Then do it. There is an obvious solution to the tent camps: Relocate them all to areas where they pose no threat to the surrounding community. There are vast swaths of public lands available that, far from neighborhoods, would provide safe and clean harbor for every tent dweller in Oakland. The 400-acre Oakland Army Base has been decommissioned for more than two decades. Why not establish a vast tent community there, with all the amenities the homeless need (water, plumbing, electricity, garbage collection, social services)?

The Coalition for a Better Oakland believes that all campers should be offered the opportunity to be relocated to such tent cities, where finally they could establish real communities and work side-by-side with nonprofits and the city for permanent solutions. It would be a win-win-win situation: for homeless people, for beleaguered city officials, and for the harassed people of Oakland. If the city is not prepared to take such an obviously logical step, then let Mayor Schaaf, Ms. Kaplan and the other ditherers tell us why not.


Repubs continue their war of People of Color

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These Republican efforts to crush minority voting are so obvious that I had to ask myself how they dare to do it in the glare of daylight. Usually when rogues do dastardly things, they wait for cover of night—like cockroaches raiding the kitchen pantry.

But these Republicans seem to have no fear or shame. Instead, they boast of their crimes. Where do they get their effrontery?

From Trump, of course. They have learned from him (and he learned it from Goebbels) that the Big Lie works. “If you tell a lie big enough and keep repeating it,” the Nazi Minister of Propaganda and Enlightenment remarked, “people will eventually come to believe it.” Hence the 30,573 lies Trump told during the course of his blighted presidency.

These Republicans knew that Trump lied almost every time he opened his mouth. At first, they were appalled—privately, of course. They’d heard his prevarications about Obama’s birthplace, and, later, about the size of his inaugural crowd and the fakeness of the COVID-19 pandemic, and so they knew he was a pathological liar. But they saw, also, that he got away with it—not with Democrats or the legitimate news media, but with Republicans, who loved Trump’s boastful chutzpah. Popularity is the mother’s milk of politicians, and so they decided to back up Trump’s lies. Later, they decided to lie themselves, and this is where the Republican Party is today: hoisted on the petard of its own unnatural tendencies. Like a serial killer who knows that time is running out, but who lusts for additional spoilage, these Republicans double down every day on lies. The depravity of the Arizona “recount,” with its bamboo-laced ballots, is the most recent example. It would be completely insane, were there not so many others.

How long can Republicans maintain these lies? Goebbels had the answer. “The lie can be maintained only for such time as the State can shield the people from the political, economic and/or military consequences of the lie.” Trump’s lies do have severe consequences for the American people, the most important of which are the undermining of our democracy and the resulting erosion of civil liberties. But there are economic consequences too: working class Americans can’t get ahead because Republican tax policy is heavily stacked against them, and because their wages are limited due to Republican favoritism of corporations. If Republican voters, especially the working class, understood how negatively Trumpism is impacting them, they might become Democrats, or at least Independents. Hence (Goebbels again), “It thus becomes vitally important for the State to use all of its powers to repress dissent, for the truth is the mortal enemy of the lie, and thus by extension, the truth is the greatest enemy of the State.”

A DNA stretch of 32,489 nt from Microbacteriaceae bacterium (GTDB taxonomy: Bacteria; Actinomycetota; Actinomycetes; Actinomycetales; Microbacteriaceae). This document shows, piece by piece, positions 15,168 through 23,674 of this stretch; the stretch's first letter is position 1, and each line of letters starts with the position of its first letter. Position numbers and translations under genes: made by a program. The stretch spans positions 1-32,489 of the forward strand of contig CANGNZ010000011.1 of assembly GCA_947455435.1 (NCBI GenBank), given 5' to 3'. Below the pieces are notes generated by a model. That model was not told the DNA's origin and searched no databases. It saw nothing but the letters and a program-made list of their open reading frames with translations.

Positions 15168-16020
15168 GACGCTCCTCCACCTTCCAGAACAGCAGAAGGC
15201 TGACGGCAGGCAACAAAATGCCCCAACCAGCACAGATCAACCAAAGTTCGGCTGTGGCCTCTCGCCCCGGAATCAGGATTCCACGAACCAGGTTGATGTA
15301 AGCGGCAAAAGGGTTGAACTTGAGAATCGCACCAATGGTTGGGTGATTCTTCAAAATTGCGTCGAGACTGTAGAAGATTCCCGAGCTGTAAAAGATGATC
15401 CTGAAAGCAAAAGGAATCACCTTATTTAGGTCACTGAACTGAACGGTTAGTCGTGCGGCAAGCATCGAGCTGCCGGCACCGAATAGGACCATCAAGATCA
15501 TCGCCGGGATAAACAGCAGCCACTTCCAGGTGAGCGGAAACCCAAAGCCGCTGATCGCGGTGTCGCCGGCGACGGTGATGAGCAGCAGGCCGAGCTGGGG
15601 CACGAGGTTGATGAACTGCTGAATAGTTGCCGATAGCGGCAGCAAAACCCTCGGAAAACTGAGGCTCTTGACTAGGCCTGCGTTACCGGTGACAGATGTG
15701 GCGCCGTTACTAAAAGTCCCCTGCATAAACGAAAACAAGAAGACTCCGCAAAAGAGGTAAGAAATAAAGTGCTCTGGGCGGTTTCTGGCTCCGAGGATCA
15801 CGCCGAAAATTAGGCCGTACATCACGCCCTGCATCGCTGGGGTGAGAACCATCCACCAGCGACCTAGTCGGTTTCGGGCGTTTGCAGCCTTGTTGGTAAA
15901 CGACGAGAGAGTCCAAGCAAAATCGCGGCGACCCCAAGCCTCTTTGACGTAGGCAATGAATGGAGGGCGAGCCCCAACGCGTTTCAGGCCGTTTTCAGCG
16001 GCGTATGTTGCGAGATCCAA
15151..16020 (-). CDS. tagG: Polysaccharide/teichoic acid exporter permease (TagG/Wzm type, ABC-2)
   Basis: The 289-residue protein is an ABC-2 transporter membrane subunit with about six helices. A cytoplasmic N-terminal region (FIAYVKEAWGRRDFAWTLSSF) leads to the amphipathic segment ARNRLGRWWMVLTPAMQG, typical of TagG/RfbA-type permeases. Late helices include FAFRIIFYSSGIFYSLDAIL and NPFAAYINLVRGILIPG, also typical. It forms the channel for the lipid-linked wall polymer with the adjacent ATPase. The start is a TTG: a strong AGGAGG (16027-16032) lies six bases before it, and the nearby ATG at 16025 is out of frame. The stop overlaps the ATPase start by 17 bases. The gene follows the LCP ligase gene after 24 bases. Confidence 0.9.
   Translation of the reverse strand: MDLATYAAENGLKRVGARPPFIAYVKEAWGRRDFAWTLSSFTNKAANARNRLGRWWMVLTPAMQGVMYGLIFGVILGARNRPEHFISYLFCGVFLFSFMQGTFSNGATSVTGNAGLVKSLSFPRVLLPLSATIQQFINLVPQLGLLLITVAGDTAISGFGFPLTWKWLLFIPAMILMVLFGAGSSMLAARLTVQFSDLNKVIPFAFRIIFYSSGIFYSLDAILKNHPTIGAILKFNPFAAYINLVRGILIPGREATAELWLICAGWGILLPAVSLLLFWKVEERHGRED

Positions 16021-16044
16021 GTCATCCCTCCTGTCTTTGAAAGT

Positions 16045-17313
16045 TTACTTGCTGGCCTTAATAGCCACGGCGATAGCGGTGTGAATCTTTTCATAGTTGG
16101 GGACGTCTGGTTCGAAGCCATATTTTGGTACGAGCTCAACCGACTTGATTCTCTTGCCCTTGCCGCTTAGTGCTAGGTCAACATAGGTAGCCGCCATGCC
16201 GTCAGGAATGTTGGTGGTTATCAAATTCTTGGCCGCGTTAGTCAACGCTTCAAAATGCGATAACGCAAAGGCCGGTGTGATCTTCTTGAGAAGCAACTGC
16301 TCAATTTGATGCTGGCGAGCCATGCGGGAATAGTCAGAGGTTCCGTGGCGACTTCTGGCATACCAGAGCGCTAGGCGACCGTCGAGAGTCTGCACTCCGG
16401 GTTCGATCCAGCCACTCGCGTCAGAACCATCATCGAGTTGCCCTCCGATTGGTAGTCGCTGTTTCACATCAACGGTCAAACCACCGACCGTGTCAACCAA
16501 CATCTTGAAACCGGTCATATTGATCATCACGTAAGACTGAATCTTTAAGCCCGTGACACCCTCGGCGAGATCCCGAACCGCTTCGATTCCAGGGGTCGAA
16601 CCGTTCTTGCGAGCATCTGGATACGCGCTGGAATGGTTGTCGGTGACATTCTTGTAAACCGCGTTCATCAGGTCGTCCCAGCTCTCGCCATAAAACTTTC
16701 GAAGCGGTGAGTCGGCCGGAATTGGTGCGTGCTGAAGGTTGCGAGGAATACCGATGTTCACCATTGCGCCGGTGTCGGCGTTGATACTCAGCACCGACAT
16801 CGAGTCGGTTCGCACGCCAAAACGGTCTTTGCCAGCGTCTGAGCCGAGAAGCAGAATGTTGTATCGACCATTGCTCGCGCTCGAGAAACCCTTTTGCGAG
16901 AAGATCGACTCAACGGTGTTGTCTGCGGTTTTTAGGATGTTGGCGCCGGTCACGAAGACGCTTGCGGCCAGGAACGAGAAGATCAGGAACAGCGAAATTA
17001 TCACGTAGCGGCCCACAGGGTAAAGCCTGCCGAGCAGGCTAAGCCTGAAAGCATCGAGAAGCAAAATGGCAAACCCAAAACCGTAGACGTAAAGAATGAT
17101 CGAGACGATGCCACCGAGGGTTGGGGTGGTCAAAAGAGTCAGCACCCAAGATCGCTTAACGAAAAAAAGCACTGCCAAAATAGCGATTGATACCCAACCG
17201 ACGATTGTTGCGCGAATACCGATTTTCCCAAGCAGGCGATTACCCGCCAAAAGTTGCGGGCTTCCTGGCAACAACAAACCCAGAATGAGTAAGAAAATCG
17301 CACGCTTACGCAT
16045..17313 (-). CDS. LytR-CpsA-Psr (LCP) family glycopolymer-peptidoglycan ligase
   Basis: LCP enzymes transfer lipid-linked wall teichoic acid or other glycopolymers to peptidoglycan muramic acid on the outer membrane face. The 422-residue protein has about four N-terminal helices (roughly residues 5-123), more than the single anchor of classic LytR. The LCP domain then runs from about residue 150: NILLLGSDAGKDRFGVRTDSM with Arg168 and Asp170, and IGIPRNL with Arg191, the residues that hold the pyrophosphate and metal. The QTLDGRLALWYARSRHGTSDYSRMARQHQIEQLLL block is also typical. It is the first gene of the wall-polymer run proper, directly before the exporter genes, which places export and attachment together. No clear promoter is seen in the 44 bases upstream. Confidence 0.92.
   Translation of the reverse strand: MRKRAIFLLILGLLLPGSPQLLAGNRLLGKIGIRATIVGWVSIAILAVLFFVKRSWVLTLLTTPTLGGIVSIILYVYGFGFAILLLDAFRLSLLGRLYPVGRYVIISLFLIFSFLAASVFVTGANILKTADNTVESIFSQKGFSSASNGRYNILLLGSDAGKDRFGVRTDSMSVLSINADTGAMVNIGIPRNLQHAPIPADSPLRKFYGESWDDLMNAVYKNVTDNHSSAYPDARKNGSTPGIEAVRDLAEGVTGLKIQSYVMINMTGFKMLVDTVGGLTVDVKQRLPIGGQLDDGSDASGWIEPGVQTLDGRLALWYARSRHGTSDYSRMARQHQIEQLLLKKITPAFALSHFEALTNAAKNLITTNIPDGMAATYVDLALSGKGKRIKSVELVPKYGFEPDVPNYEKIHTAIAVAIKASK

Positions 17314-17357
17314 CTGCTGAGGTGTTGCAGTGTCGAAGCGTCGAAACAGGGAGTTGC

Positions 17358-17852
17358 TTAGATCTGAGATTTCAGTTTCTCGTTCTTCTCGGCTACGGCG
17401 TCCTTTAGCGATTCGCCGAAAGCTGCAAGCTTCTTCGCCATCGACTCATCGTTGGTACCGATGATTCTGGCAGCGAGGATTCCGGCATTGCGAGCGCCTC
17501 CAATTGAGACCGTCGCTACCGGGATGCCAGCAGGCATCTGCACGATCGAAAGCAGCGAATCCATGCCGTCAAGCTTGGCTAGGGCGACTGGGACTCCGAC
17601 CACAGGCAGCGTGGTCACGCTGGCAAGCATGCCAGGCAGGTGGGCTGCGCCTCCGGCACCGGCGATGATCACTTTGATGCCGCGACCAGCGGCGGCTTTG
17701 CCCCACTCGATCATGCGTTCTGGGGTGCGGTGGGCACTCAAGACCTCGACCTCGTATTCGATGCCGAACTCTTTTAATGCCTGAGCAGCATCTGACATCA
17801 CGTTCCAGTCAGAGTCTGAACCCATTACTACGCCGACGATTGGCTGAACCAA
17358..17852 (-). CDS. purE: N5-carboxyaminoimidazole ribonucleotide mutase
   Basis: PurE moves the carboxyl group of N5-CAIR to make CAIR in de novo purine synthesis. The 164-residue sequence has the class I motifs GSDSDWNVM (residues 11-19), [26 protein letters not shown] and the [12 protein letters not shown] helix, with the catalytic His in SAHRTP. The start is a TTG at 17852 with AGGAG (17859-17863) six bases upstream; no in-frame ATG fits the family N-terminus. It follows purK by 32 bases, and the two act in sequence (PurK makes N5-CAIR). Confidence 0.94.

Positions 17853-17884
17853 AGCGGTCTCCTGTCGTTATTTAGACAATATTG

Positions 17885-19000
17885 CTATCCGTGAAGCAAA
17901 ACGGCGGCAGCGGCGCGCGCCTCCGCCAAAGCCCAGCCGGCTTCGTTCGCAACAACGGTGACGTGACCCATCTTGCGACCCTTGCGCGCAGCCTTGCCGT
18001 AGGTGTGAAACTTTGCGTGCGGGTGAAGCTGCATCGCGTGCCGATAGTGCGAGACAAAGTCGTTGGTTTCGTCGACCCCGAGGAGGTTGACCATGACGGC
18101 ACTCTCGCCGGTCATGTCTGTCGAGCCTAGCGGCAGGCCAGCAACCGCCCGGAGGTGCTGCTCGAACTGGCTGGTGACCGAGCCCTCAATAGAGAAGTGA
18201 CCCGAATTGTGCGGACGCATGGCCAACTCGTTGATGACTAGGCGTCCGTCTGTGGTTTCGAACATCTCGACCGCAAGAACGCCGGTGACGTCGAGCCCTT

This is where Fox “News” and other conservative media outlets come in. Their role is not to disseminate news, and it is not to tell the truth. It is to repress facts that are “the enemy of the State”—the Republican state. It is to repress voting. People of color are not stupid, as Republicans insist they are. People of color know exactly what’s going on. They see how Republicans keep trying to marginalize them. They know they lost ground economically under Trump. They know that Trump tried to kill them by gleefully letting the pandemic spread unchecked through their communities. They understand that Republicans don’t want them to vote, and they know why: because people of color tend to vote Democratic. They heard Trump when he said, on his favorite T.V. program, Fox & Friends, that if every American voted who was eligible to, “you’d never have a Republican elected in this country again.” There it was, a dastardly thing said in broad daylight. Republicans said they liked Trump because he told it like it was and always spoke his mind, and it was true. He spoke the “truth” of segregation, of Jim Crow, of voter suppression laws, of white supremacy. He did it openly, and saw his popularity among Republicans soar higher and higher. No wonder Republican politicians sold their souls and jumped on to the Trump train.